- Use a USB extension cable (due to USB plug on the dongle being very short it might not be fully inserted physically on some chassis/enclosures unless use USB extension cable with longer plug).
- Install official CP210x USB to UART Bridge VCP Drivers from Silicon Labs if using Windows or Mac → https://www.silabs.com/developers/usb-to-uart-bridge-vcp-drivers
- Get either the correct firmware image with name “CC1352P2_CC2652P_launchpad_.zip*” for Zigbee Coordinator → https://github.com/Koenkk/Z-Stack-firmware/tree/master/coordinator/Z-Stack_3.x.0/bin or alternatively get the correct firmware image with name “CC1352P2_CC2652P_launchpad_.zip*” for Zigbee Router → https://github.com/Koenkk/Z-Stack-firmware/tree/master/router/Z-Stack_3.x.0/bin
Adapters based on CC1352 or CC2652 chips can be flashed by putting them in the bootloader. After you have done this one of the following tools can be used to flash it. See your adapter manual on how to enable bootloader (boot mode) manually or use software that support automatic BSL mode for it.
Upgrade firmware with one of these (ZigStar GW Multi tool and cc2538-bsl support auto BSL):
- cc2538-bsl (open source multi platform Python based command line tool with auto-BSL trigger).
- llama-bslopen in new window (multi platform Python based CLI tool, a fork of cc2538-bsl).
- ZigStar GW Multi Tool (multi platform portable GUI tool).
- FLASH PROGRAMMER 2 by Texas Instrumens (Windows installer only, with auto-BSL trigger).
Most experienced Zigbee users in the community know that Texas Instruments CC2652P is together with the competing Silicon Labs EFRMG21 chips at this time the most capable and most powerful multi-protocol MCU with 2.4 GHz radios on the market. CC2652P radio chip is currently also the most popular as a Zigbee Coordinator and Zigbee Router in the DIY Zigbee userbase community because it is newer so the firmware is well maintained and is stable/mature in both Zigbee2MQTT and the built-in ZHA integration for Home Assistant. Just like Silabs EFRMG21, TI’s CC2652P feature an integrated Power Amplifier that is technically capable of +20 dBM amplification (though legally the firmware is probably not allowed to be configured to use more than +10 dBM amplification).
According to ITead’s marketing material, it will come pre-flashed with Texas Instruments Z-Stack 3.x.0 coordinator firmware and it should work out-of-the-box with either Home Assistant’s ZHA integration (which depends on zigpy so will probably work with Jeedom Zigbee plugin too) and Zigbee2MQTT (a.k.a. Z2M, which depends on zigbee-herdsman so will probably work with IoBroker Zigbee as well).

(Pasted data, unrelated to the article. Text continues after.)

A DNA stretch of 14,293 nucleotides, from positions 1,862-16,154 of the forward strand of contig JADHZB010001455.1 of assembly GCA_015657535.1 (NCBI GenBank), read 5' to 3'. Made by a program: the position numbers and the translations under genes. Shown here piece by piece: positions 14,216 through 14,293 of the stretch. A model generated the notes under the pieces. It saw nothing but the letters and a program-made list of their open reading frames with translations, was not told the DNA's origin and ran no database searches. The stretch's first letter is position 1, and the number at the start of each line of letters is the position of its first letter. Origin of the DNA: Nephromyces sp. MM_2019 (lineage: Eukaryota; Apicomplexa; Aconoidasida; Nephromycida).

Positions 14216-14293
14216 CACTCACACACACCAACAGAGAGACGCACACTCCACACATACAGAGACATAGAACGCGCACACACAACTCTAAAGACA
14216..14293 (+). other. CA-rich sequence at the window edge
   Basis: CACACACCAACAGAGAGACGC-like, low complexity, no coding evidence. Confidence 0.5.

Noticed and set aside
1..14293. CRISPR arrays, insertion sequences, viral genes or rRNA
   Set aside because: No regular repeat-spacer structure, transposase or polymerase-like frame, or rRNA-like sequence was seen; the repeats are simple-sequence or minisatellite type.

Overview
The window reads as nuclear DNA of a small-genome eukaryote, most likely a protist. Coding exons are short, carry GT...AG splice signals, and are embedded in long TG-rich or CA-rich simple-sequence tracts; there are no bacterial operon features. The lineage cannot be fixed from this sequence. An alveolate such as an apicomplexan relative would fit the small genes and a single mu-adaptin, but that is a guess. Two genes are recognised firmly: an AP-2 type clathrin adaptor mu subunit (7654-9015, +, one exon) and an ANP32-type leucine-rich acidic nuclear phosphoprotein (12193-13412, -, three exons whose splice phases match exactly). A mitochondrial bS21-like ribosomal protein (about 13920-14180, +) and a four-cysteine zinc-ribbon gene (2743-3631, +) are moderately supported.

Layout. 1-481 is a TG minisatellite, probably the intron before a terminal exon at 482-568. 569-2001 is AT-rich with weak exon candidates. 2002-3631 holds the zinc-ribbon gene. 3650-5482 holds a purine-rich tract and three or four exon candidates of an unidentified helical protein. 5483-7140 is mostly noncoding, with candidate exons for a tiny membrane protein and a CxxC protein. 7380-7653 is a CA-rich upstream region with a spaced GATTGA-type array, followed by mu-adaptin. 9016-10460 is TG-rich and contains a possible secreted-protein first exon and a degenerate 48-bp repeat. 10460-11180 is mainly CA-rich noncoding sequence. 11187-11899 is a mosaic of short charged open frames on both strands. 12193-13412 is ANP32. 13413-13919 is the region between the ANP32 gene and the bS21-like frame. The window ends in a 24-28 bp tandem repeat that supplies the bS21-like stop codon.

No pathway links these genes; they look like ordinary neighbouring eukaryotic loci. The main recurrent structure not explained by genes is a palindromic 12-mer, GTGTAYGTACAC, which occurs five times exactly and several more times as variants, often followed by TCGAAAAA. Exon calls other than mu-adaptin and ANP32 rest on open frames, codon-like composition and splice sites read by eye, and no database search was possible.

In addition, ITead specifically mentions that this TI dongle can alternatively function as a Zigbee router (presumably by flashing Zigbee router firmware instead and open access buttons as pressing a button to enable pairing/joining mode is usually required).
It is based on Texas Instruments CC2652P (CC2652 with integrated +20 dBm amplifier) Zigbee radio and features a metal casing + an SMA connector with an external antenna. It looks a little on the large side for USB 2.0 Type-A so could connect it directly if have no other USB devices but with this using 2.4 GHz frequency band like most other Zigbee adapters it is still recommended to always use a USB extension cable in order to get it away from the computer or any other electronic appliances (and their cables/wires) so it gets less radio frequency interference (RFI) and will thus achieve better signal reception.
It is based on Texas Instruments CC2652P (CC2652 with integrated +20 dBm amplifier) Zigbee radio and features a metal casing + an SMA connector with an external antenna. It looks a little on the large side for USB 2.0 Type-A but still recommend using a USB extension cable.
Interestingly it uses a Silabs CP2102N UART-to-USB chip so wonder if it will have unique ITead VID and/or PID strings specific for this adapter so can be added to autoomatic USB discovery in Home Assistant?
I understand ITead went with CC2652P instead of Silicon Labs EFR32MG21 for this “Plus” dongle version because of the current silicon chip shortage (which Silabs parts suffered for more than most).
Hopefully, we will also see ITead release a new redesigned/revised variant of their cheaper Zigbee 3.0 USB dongle (Silabs EFR32MG21 based adapter) with good RF shielding and corrected PCB antenna design or better yet a high-quality ceramic chip antenna with properly tuned components for the antenna used.
As we know, ITead’s previous ‘non-Plus Zigbee 3.0 USB dongle’ is/was based on Silabs EFR32MG21 SoC which has just as powerful MCU and radio, but sadly was proven that implementation in ITead’s first Zigbee 3.0 USB Dongle PCB board revision had a badly designed integrated PCB antenna with poor tuning and no electromagnetic shielding which caused huge issues in radio reception, and to this date, it has been listed as “out-of-stock” since after the initial batch was sold out. Again, very sad since that could also have been a great Zigbee Coordinator adapter if it had been properly engineered. Hopefully, they will decide to take another stab and redesign that as a new product after the chip shortages as it would be great if they could also offer a Silabs EFR32 based alternative for extended compatibility.